Today was Google ATAP’s day to shine at Google I/O, and it took the opportunity to announce a new security-focused product.
Project Vault is the latest effort from Google ATAP, and it’s basically a little secure computer on a microSD card. Yep, that regular ol’ microSD card holds an ARM processor, NFC, an antenna, and 4GB of storage set aside for secure content. The card is running some custom software called the Real Time Operating System. And what makes the Project Vault card even more interesting is that it can be inserted into any phone, tablet, or computer, and those devices will just see it as a regular microSD card.
So what kind of applications does Project Vault have? Google demoed at couple to the I/O crowd. The first was an encrypted chat that can be used between two Project Vault users. The chats are secured and sent using Vault’s encrypted channel, so the phone or whatever you’ve got your SD card in never has a chance to view the data being sent.
The second demo shows how Project Vault can be used to eliminate passwords from your life but keep your logins and data secure. Project Vault can learn your usage and habits, like your typing patterns, and determine when you’re using the phone and when you’re not. If Project Vault knows that it’s you using the device, it can automatically log you into services. But if it detects patterns that aren’t your own, it can know that it’s not you using the phone. Google says that this method of security is 10 times more secure than a regular password.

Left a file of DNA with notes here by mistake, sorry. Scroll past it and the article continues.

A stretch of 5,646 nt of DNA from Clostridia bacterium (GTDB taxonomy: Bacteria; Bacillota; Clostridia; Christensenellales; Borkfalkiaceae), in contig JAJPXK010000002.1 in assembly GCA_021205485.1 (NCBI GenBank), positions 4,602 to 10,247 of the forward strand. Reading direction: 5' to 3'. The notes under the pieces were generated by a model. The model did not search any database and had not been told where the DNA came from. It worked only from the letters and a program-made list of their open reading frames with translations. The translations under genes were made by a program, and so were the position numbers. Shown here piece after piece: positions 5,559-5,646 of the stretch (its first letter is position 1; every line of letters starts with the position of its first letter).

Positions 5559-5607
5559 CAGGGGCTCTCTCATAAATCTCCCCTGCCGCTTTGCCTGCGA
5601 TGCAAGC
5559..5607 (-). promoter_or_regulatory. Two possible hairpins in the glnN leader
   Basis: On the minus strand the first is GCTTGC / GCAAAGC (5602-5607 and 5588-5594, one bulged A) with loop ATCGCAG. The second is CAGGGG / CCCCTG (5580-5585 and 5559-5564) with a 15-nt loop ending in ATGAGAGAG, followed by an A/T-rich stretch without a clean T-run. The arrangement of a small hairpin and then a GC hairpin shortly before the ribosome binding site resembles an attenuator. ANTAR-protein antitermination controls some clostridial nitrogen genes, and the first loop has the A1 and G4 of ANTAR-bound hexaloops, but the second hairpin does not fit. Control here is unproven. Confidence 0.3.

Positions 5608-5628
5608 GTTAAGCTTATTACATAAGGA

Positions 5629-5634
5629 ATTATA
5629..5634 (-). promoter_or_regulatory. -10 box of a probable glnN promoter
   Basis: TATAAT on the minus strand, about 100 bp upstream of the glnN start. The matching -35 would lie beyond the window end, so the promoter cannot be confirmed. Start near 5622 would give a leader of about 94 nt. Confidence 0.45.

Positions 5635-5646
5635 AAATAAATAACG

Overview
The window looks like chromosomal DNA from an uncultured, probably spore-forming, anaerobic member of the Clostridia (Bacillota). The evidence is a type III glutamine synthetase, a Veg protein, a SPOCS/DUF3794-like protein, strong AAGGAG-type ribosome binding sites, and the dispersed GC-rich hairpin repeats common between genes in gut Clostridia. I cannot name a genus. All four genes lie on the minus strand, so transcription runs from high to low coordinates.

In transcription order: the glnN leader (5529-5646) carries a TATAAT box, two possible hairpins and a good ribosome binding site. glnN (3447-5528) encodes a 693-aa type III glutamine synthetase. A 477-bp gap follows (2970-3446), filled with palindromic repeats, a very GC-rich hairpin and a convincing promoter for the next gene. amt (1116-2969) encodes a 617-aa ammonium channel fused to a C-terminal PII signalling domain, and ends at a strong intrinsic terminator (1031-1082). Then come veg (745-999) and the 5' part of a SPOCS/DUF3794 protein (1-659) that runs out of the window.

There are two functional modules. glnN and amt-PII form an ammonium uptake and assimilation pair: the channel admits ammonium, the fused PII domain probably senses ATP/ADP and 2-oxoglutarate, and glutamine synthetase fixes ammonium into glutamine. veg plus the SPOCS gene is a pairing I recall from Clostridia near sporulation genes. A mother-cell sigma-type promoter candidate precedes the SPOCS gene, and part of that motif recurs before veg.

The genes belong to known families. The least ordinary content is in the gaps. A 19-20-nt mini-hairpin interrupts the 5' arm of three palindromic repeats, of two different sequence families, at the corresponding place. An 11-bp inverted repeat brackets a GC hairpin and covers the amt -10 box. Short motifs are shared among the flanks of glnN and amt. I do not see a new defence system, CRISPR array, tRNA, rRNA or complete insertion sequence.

Project Vault is still in early days, and so it’s not clear when it might be ready for consumer use. Anyone interested in tinkering with the development kit for Project Vault can do so right now by checking out github.
So far, Project Vault looks pretty awesome. While there are already all kinds of methods of keeping your logins and data secure, ranging from writing down stuff on a stick note to password management software, Project Vault seems a bit more advanced. Not only can it easily be used in all kinds of different devices, but it saves you the trouble of having to enter logins or remember a master password, and it can easily keep others from accessing your logins with little effort from you.
What’s your preferred method of managing passwords?